Evaluation of a training program to increase the capacity of health care providers to provide antiretroviral therapy to pediatric patients in sub -Saharan Africa

Harrison N Kamiru, The University of Texas School of Public Health


More than 810,000 people from sub-Saharan Africa had accessed antiretroviral therapy by the end of 2005. This represented a marked scale up in provision of antiretroviral therapy (ART) in sub-Saharan Africa but there are still many challenges in delivering ART especially to children. Baylor International Pediatric AIDS Initiative (BIPAI) offered the Swaziland government this service for the pediatric population. The purpose of this study was to evaluate the effectiveness of BIPAI's health care provider training program for the provision of ART to pediatric population. The specific aims were: (1) to present a comprehensive description of barriers to effective delivery of ART to children in Swaziland; (2) to propose a health care provider training program based on a theoretical planning model; (3) to compare the Baylor training program with the proposed health care provider training program; (4) to assess coverage and delivery of the training program, and (5) to assess the impact of training on physicians' and nurses' knowledge of HIV/AIDS and HIV-related pediatric practices, attitudes towards people with AIDS, and self-efficacy to provide ART. Qualitative data were collected through semi-structured in-depth interviews with both BIPAI trainers and doctors and nurses from Swaziland. Quantitative data were collected from pre-test and post-test survey from the BIPAI training program in Swaziland. A systematic literature review was conducted on the subject of factors affecting health care providers in delivering ART. Transcribed interviews were coded for themes using a deductive approach. Quantitative data analysis involved descriptive statistics, univariate and bivariate analysis, and factor analysis using Stata-8.2, and SPSS-14. The training program significantly increased health care providers' knowledge about HIV/AIDS, ART, and pediatric care, self-efficacy to provide various aspects of care to pediatric patients and positive health care providers' attitudes towards people living with AIDS. There is a general lack of factual information about ART in Swaziland. Health care providers have fears about treating pediatric HIV patients because they do not feel adequately prepared to manage them. These barriers are affecting provision of ART and need to be taken into account when designing new and improved care, treatment, and training programs.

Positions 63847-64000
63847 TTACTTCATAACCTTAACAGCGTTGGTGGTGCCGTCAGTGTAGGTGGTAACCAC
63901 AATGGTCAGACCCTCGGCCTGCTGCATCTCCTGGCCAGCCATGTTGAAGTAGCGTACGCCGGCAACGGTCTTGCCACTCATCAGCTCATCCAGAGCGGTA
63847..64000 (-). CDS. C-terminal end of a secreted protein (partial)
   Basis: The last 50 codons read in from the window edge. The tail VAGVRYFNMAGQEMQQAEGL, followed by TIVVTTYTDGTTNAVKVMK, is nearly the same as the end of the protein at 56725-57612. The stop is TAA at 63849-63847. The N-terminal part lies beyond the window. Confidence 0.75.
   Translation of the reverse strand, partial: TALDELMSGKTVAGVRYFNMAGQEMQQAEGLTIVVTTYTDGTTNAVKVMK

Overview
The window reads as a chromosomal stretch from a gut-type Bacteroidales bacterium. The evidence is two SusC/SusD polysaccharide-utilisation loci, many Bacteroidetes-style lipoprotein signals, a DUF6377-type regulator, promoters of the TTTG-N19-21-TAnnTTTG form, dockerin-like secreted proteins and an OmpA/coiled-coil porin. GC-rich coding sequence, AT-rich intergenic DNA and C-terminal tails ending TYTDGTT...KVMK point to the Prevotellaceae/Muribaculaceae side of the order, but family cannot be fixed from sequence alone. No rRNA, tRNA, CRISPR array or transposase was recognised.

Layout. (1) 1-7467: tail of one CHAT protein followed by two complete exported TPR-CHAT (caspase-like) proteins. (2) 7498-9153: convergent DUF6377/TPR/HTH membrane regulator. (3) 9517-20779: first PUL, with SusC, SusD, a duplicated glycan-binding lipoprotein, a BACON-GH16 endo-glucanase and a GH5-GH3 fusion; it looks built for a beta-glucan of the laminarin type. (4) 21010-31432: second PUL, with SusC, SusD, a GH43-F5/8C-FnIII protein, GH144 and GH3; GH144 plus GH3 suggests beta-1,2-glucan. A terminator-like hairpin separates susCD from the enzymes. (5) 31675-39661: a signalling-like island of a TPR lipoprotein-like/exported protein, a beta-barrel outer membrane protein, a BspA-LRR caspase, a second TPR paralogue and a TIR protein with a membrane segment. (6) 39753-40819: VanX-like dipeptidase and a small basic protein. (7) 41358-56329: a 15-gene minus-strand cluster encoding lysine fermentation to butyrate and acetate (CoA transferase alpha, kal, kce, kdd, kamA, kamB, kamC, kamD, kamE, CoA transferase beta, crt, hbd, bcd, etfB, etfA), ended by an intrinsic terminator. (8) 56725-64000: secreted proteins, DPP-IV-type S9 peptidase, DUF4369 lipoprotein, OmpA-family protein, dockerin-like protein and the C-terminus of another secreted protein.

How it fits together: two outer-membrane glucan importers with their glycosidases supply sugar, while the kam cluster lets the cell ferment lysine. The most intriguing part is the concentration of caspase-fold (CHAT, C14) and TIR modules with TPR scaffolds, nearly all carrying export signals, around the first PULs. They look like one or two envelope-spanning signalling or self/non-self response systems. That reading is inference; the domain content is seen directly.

Subject Area

Public health

Recommended Citation

Kamiru, Harrison N, "Evaluation of a training program to increase the capacity of health care providers to provide antiretroviral therapy to pediatric patients in sub -Saharan Africa" (2006). Texas Medical Center Dissertations (via ProQuest). AAI3258577.